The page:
If you have a power supply and you limit its current, while wiring two resistors of different values in parallel to the power supply, would this limited current make it such that the voltage across the larger resistor is 0V because current tends to take the path of least resistance?
I'm curious and don't have this kind of power supply to test but here are 3 cases and what I'm thinking:
Schematic provided in attached pictures.
Voltage: 12V in each case.
I'm thinking like this: The smaller resistor is the path of least resistance, so current would tend to want to go through the smaller resistor before going through the larger resistor.
Case 1) Current is limited to 0.8 Amps (Less than enough current to get a 12V drop across smaller resistor)
My answers: Voltage across 15 Ohm resistor is 0V, voltage across 10 Ohm resistor is 8V.
Case 2) Current is limited to 1.2 Amps (Enough current to get a 12 V drop across smaller resistor)
My answer: Voltage across 15 Ohm resistor is 0V, voltage across 10 Ohm resistor is 12V.
Case 3) Current is limited to 1.6 Amps (More than enough current to get a 12 V drop across smaller resistor)
My answer: Voltage across 15 Ohm resistor is 6V, voltage across 10 Ohm resistor is 12V.
Are these answers correct theoretically? If any is wrong, please correct me with the correct answer to each case, number the cases so I know which case you're correcting me on.
On another note, unrelated to the questions here I'm thinking that when there is a short circuit, the reason the voltage across a resistor in this circuit is 0V is because there is not enough current to go through the resistor since infinite current is flowing to the path of no resistance. So no current really remains to flow through the resistor because in this traffic of infinite current there is no "stop" due to no resistance so current prefers to take this path of least resistance. Is this correct?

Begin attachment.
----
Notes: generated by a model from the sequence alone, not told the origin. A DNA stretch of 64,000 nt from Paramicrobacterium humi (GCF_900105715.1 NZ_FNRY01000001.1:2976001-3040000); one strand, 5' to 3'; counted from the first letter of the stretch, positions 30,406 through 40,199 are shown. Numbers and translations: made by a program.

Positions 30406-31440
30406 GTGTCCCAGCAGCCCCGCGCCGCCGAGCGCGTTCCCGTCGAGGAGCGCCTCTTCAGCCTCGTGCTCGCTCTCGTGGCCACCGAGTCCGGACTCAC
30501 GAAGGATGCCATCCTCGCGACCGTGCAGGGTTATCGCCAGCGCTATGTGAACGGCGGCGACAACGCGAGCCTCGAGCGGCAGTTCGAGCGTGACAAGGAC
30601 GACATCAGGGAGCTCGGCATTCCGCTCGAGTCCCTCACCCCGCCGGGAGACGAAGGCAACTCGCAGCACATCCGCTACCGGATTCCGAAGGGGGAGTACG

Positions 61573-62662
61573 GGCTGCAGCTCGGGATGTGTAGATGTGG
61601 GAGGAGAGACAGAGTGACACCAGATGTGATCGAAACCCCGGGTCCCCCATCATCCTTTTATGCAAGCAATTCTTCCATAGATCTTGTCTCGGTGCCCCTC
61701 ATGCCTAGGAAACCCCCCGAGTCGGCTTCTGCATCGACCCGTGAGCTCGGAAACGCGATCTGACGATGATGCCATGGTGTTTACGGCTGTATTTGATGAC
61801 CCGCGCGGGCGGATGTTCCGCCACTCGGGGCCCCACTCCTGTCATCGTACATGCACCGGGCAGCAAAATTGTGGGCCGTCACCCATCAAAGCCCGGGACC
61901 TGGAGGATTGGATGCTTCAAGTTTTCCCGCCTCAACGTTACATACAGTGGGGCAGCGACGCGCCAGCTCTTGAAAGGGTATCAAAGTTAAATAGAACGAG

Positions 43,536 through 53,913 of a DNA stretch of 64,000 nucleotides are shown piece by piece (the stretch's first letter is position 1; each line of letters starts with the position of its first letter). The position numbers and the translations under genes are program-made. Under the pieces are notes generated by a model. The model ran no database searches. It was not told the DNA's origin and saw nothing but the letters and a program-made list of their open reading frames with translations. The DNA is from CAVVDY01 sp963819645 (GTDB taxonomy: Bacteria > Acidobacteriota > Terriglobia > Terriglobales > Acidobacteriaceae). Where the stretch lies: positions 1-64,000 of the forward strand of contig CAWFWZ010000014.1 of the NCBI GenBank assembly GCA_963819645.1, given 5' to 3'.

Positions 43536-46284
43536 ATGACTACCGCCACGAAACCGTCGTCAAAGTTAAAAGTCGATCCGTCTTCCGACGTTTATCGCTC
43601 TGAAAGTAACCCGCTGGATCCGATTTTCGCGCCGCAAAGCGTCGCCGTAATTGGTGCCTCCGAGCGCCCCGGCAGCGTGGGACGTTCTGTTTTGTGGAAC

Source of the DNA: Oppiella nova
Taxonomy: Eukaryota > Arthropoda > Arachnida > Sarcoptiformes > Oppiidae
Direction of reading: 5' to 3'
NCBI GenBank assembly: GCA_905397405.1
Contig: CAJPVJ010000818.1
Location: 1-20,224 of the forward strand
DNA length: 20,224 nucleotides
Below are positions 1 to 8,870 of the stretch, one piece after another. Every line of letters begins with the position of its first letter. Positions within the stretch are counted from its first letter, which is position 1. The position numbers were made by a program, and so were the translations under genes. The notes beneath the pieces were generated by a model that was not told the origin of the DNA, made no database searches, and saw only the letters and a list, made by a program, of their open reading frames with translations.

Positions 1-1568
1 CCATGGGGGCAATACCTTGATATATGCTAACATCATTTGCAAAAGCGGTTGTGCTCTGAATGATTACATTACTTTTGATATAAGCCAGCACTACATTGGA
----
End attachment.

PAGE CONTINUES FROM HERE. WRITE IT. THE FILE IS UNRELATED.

I hope this thread can be answered in simple terms. Just want my curiosity answered
Thanks!
I'm curious and don't have this kind of power supply to test but here are 3 cases and what I'm thinking:
Schematic provided in attached pictures.
Voltage: 12V in each case.
I'm thinking like this: The smaller resistor is the path of least resistance, so current would tend to want to go through the smaller resistor before going through the larger resistor.
Case 1) Current is limited to 0.8 Amps (Less than enough current to get a 12V drop across smaller resistor)
My answers: Voltage across 15 Ohm resistor is 0V, voltage across 10 Ohm resistor is 8V.
Case 2) Current is limited to 1.2 Amps (Enough current to get a 12 V drop across smaller resistor)
My answer: Voltage across 15 Ohm resistor is 0V, voltage across 10 Ohm resistor is 12V.
Case 3) Current is limited to 1.6 Amps (More than enough current to get a 12 V drop across smaller resistor)
My answer: Voltage across 15 Ohm resistor is 6V, voltage across 10 Ohm resistor is 12V.
Are these answers correct theoretically? If any is wrong, please correct me with the correct answer to each case, number the cases so I know which case you're correcting me on.
On another note, unrelated to the questions here I'm thinking that when there is a short circuit, the reason the voltage across a resistor in this circuit is 0V is because there is not enough current to go through the resistor since infinite current is flowing to the path of no resistance. So no current really remains to flow through the resistor because in this traffic of infinite current there is no "stop" due to no resistance so current prefers to take this path of least resistance. Is this correct?
I hope this thread can be answered in simple terms. Just want my curiosity answered
Thanks!
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